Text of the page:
By Charles Lam
By R. Scott Moxley
By Taylor Hamby
By Matt Coker
By R. Scott Moxley
By Charles Lam
By LP Hastings
By Taylor Hamby
Dr. Sabow also wanted to know about the charges that had led to the recent investigation of his brother and Underwood. Dr. Sabow would later testify that Adams angrily jabbed his finger in the air and called Sabow "a felon and a crook."
the fruitless March 9, 1991, meeting apparently triggered Dr. Sabow's sense of outrage. He filed FOIA requests for the military's various death investigations and even got flight records from El Toro. Contrary to a military investigator's assertion that "the jets were taking off so frequently" the morning Sabow died—thereby explaining why nobody heard the shotgun blast—records indicated only two departures during the estimated time of Sabow's death, at 8:35 a.m. and 9:03 a.m.
Dr. Sabow also got a copy of the Orange County coroner's report. That report—and the photos that accompanied it—became the core of Dr. Sabow's campaign against the Marine Corps.
Informed by Sally of the strange swelling she discovered on the back of the colonel's head, Dr. Sabow looked for evidence in the coroner's report that might support her observation. While the report documented a "massive fracture of the skull" caused by the shotgun blast, it didn't mention any lump on the rear of his head. However, a report on the death scene by the NCIS reported that "the posterior surfaces of the head and neck appeared to be swollen." The swelling was isolated from the head wound caused by the shotgun, which destroyed much of Sabow's brain but produced no exit wound whatsoever.
This mystery was compounded by the fact that the coroner had inexplicably found a large amount of aspirated blood in Sabow's lungs. According to Navy experts, Sabow had somehow taken one or two deep breaths before he died. But according to Dr. Sabow and other neurologists who have examined the evidence, this would have been impossible for a man whose brain stem—including the medulla, which regulates breathing and other bodily functions—had been vaporized by the shotgun blast.
Furthermore, crime-scene photographs and reports made it clear that almost no blood had spilled from the body. If the colonel was still alive when he pulled the trigger, why hadn't blood spilled everywhere? The only sizable spray of blood on Sabow's body had coated a patch of his left forearm and palm, ending abruptly in a neat line across his skin. To Dr. Sabow, this seemed to suggest his brother was already lying on the ground on his right side when the shotgun went off.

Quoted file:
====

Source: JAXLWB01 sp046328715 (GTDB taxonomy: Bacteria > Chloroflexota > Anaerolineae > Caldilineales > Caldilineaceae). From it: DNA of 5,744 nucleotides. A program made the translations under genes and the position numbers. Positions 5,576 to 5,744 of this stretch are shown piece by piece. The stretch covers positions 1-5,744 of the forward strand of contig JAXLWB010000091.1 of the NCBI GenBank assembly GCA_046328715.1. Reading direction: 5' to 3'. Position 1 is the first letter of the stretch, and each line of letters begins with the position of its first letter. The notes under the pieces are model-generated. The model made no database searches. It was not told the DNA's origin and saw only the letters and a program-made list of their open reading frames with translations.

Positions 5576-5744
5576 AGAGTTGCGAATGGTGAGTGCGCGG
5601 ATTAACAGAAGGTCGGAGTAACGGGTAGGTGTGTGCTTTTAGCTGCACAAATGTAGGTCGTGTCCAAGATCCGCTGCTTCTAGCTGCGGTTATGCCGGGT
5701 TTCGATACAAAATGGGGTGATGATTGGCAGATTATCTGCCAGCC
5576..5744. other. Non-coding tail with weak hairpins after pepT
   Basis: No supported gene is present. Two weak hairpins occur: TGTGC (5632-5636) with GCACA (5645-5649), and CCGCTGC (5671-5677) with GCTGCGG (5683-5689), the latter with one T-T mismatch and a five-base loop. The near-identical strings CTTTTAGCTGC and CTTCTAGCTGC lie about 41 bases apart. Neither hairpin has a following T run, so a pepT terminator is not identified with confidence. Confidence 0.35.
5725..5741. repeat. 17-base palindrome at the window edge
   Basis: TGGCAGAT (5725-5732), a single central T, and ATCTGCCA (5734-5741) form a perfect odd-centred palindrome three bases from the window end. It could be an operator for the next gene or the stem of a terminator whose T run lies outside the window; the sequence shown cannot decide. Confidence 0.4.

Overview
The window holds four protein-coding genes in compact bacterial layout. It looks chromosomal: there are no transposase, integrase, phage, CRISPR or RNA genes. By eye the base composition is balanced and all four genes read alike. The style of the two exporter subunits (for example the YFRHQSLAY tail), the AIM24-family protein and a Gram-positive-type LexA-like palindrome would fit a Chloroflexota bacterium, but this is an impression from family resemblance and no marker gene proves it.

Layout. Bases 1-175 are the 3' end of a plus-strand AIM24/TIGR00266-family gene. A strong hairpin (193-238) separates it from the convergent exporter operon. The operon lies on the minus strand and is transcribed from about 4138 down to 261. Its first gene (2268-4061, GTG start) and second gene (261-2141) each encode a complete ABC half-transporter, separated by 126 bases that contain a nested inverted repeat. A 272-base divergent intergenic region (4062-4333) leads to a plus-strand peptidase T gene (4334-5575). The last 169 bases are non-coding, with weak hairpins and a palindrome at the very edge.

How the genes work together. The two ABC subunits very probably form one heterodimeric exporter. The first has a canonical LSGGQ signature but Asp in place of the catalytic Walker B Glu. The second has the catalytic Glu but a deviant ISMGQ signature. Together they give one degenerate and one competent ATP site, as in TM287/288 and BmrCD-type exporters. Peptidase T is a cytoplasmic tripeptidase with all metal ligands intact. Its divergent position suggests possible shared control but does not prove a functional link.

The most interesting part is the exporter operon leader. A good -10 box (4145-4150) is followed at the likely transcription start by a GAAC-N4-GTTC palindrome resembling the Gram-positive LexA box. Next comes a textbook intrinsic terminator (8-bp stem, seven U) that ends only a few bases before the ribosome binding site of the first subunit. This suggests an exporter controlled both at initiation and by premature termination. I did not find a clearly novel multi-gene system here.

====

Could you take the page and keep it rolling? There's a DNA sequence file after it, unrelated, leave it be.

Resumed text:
The military also found that Sabow had fallen forward and to his side after the shotgun went off. This meant he would have had to be leaning far forward over the shotgun when he pulled the trigger. However, Sabow was only 5 feet 10 inches tall, while his shotgun was about a yard long. Dr. Sabow reckoned that if his brother was seated in the lawn chair at the time of his death (as claimed by the military), the relatively short colonel would have had to be leaning back—not forward—in order to fit the barrel deep into his mouth, as shown by the coroner's report. So why hadn't his body been launched backward by the force of the blast?
There was one last critical point, raised not by the coroner's report but by the Navy Department's investigation: How did Sabow retrieve his shotgun from the closet, load it, shoot himself in the head—and leave the weapon completely devoid of his fingerprints? According to the Navy, Sabow's hands were oil-free because he had just bathed. The only print on the shotgun turned out to belong to Sabow's son, David Nicholas, who had cleaned the shotgun months earlier. The Navy failed to test the tipped-over lawn chair—or anything else at the Sabow residence—for fingerprints that might have been left by Sabow that morning, thereby highlighting the mystery of the print-free shotgun.
To Dr. Sabow, if not the Marine Corps or the Orange County coroner's office, the medical and crime-scene evidence suggested not only that Sabow hadn't committed suicide, but also that somebody had struck him violently on the back of the head with a blunt object, knocking him unconscious. The assailant then posed Sabow's body, jammed the shotgun deep into the colonel's mouth, pulled the trigger, and wiped the gun clean.
Dr. Sabow provided the medical reports and photographs to several other doctors, including a team of neurologists and neuroradiologists at the University of Minnesota School of Medicine, and asked them to review the evidence. Dr. Kent B. Remley, an assistant professor of radiology and otolaryngology at the university, wrote that the "direction of the skull fracture is inconsistent with the effects of a shotgun wound." Remley also found that the swelling was caused by an external blunt-force instrument. "The degree of soft tissue swelling in the occipital region on the right indicated that the blunt force to the head occurred prior to death," he noted.
Jack Feldman, chairman of the department of physiological science at UCLA, also reviewed the evidence. He summarized his conclusions in a June 20, 1994, written statement included in a Marine Corps report on Sabow's death. "Colonel Sabow was rendered unconscious or immobile by a blow to the head that fractured the base of the skull, causing bleeding into the pharynx. Breathing continued after the injury, aspirating blood into the lung. At some time later, a shotgun was placed in the mouth and triggered (by another party) causing death and obscuring any evidence of prior injury. . . . I conclude that the preponderance of evidence does not support the finding that Colonel James E. Sabow died of a self-inflicted gunshot wound."